Written by: Jennifer Egan, PG, PhD—University of Maryland Environmental Finance Center

In most U.S. water systems, drinking, waste, and stormwater, are managed separately and each has its own costs to safely provide clean water for society. However, this traditional approach does not recognize the vital importance of freshwater as a finite resource with economic value in every form. The “One Water” approach seeks to address this problem as communities continue to see an increase in the cost of managing water. Water managers will require new collaborative and integrative approaches that can help streamline costs and improve the delivery of water services into the future.

“One Water” is the newest water management approach being promoted through leading nonprofits and foundations. It seeks to address this need to manage water differently than we have in the past. One Water, or you may also have heard it referred to as integrated water resources management (IWRM), is an “…integrated planning and implementation approach to managing finite water resources for long-term resilience and reliability meeting both community and ecosystem needs” (The Water Research Foundation). This approach also recognizes that all water has value and should never be treated as a waste product (US Water Alliance).

In the first decade of the 2000s, the international water community promoted IWRM to help protect water resources and encourage sustainable uses for humans and nature. In addition, the U.S. Environmental Protection Agency acknowledged that the cost of meeting Clean Water Act water regulation exposed the need for integrated water resource planning as communities stressed rising financial burdens and the importance of addressing the most pressing community health and environmental needs first. One Water now builds off of IWRM and provides valuable insights for the future of water management at any scale.

While community needs for clean and plentiful water are location specific, small and large water systems managers alike are facing challenges such as the need to fund repairs to aging infrastructure, changing customer bases, regulatory compliance, climate change, and water conservation efforts in arid regions. Water resource managers in any community can adopt strategies from the One Water approach that will help reduce costs and improve services for the long term.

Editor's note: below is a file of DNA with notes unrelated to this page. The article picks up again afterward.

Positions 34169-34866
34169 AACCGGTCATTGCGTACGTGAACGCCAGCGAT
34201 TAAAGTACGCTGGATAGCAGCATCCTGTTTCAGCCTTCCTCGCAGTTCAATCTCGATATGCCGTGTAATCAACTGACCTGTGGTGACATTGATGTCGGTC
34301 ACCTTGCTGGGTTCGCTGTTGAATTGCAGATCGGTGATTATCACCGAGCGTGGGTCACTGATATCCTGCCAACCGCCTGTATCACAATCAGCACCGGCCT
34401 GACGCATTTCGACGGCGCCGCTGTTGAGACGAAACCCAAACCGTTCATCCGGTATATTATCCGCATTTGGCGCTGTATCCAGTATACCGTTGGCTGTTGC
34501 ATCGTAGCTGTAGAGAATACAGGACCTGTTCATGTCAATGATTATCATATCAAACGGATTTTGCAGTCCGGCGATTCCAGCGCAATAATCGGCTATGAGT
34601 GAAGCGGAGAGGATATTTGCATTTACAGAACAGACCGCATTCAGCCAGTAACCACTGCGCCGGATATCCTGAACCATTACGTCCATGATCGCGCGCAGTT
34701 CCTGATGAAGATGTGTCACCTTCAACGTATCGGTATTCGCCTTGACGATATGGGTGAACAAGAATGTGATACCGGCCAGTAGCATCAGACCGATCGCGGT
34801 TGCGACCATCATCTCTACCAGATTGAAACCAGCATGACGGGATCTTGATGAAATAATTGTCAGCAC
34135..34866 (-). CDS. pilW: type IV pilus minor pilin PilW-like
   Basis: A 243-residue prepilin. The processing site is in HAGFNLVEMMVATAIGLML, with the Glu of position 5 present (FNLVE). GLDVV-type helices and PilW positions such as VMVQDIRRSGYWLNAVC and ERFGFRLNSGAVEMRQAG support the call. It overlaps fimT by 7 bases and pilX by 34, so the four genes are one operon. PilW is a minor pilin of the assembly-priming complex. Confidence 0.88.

American Rivers gives some examples of how a community can think about changing water management to a One Water or integrated approach:

  • Wastewater is recycled to become drinking water.
  • Stormwater is allowed to soak into the ground, supporting healthy river flows that provide drinking water and assimilate waste.
  • Drinking water supplies are optimized through efficiency and conservation leaving more water in the river.

The One Water process also includes considerations of how land is used and how the water cycle is impacted by land-use decisions. One Water planning returns to managing water as a “…single connected system and creates intentional linkages between water supply, wastewater, and stormwater systems and the utilities that manage them.” The American Planning Association provides resources for better understanding how integrating land-use planning and water management can benefit your community and offers examples, online training, and case studies for managing water in a connected system.

Another excellent resource is the Global Water Partnership (GWP) which provides a toolbox for communities to plan water resource use for people, food, nature, and industry. GWP emphasizes that an integrated approach to water resource planning, whether the planning is small or large scale, should be viewed as an iterative process that:

  • Takes into account the various uses of water and the range of people’s water needs;
  • Gives stakeholders a voice in water planning and management, with particular attention to securing the involvement of women and the poor;
  • Crafts policies and priorities that consider water resources implications, including the two-way relationship between macroeconomic policies and water development, management, and use;
  • Makes water-related decisions at local and basin levels that are along the lines of, or at least do not conflict with, the achievement of broader national objectives; and
  • Incorporates water planning and strategies into broader social, economic, and environmental goals.

The rising costs of managing water will require new collaborative and integrative approaches that can help streamline costs and improve the delivery of water services in the future.

Whatever your water resource planning and management needs, becoming familiar with One Water and its principles can help improve how community dollars are spent and help transition water into a valuable resource that is considered in a holistic way.